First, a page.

Parmesan cheese is naturally gluten-free since it is made from milk, salt, and enzymes, without the addition of gluten-containing ingredients.

Can people with lactose intolerance consume Parmesan cheese?

People with lactose intolerance can often tolerate Parmesan cheese due to its lower lactose content. However, individual tolerance may vary, and it’s advisable to monitor the body’s response.

How is Parmesan cheese different from other types of cheese?

Parmesan cheese differs from other types of cheese in terms of taste, texture, and ageing process. It has a distinct nutty flavour, crumbly texture, and is aged for an extended period, which sets it apart from other cheeses like cheddar or mozzarella.

What are some common uses for Parmesan cheese in cooking?

Parmesan cheese is commonly used in Italian cuisine, grated or shaved over dishes like pasta, risotto, salads, and soups. It also adds flavour to various sauces and casseroles.

How should Parmesan cheese be stored?

Parmesan cheese should be stored properly to maintain its freshness. It is best kept wrapped in wax paper or parchment paper and stored in an airtight container in the refrigerator.

What is the shelf life of Parmesan cheese?

The shelf life of Parmesan cheese varies based on its age and storage conditions. Typically, unopened Parmesan cheese can last several months, while grated or shredded Parmesan may have a shorter shelf life.

Can Parmesan cheese be frozen?

Yes, Parmesan cheese can be frozen to prolong its shelf life. Grated or shredded Parmesan can be placed in an airtight container or freezer bag and frozen for up to several months.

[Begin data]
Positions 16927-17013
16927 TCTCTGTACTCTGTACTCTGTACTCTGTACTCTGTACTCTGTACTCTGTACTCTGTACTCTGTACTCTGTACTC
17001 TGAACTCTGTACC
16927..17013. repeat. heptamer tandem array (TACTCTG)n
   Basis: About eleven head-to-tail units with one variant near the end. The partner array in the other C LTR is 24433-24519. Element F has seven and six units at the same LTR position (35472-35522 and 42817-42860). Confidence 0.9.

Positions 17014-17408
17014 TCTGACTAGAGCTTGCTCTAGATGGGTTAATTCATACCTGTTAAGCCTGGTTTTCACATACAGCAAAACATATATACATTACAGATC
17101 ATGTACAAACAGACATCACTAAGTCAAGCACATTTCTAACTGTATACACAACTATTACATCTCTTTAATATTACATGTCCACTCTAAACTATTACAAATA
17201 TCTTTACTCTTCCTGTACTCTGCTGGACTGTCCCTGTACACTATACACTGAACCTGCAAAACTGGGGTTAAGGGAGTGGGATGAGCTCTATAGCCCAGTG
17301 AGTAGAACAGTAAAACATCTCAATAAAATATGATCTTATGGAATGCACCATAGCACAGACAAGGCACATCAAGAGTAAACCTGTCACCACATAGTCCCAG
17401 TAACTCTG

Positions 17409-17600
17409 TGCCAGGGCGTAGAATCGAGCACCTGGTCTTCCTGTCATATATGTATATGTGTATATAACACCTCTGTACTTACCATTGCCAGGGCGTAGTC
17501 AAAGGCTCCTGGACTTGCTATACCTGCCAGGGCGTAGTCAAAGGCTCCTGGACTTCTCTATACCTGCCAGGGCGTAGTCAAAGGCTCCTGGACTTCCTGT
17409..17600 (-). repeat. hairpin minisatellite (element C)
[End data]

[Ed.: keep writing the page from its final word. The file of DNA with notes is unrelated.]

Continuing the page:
Are there any health benefits associated with consuming Parmesan cheese?

Yes, Parmesan cheese offers various health benefits, including being a rich source of protein, calcium, and essential vitamins. However, moderation is crucial due to its high sodium and saturated fat content.

Can Parmesan cheese be grated or shredded?

Yes, Parmesan cheese can be both grated and shredded, depending on the desired use in recipes.

Are there any vegetarian alternatives to Parmesan cheese?

Yes, there are vegetarian-friendly alternatives to Parmesan cheese, often made with plant-based ingredients like nuts, nutritional yeast, and seasonings to mimic the flavour and texture of traditional Parmesan.

What are some popular dishes that feature Parmesan cheese as a key ingredient?

Parmesan cheese is a staple in classic Italian dishes such as spaghetti Bolognese, lasagna, Caesar salad, and risotto. It also complements many other dishes, from soups and stews to vegetable gratins and savoury tarts.

Reference Links 

Dietary Protein and Muscle Mass: Translating Science to Application and Health Benefit: https://www.ncbi.nlm.nih.gov/pmc/articles/PMC6566799/

Phosphorus: https://www.hsph.harvard.edu/nutritionsource/phosphorus/

Nutritional management of lactose intolerance: the importance of diet and food labelling: https://www.ncbi.nlm.nih.gov/pmc/articles/PMC7318541/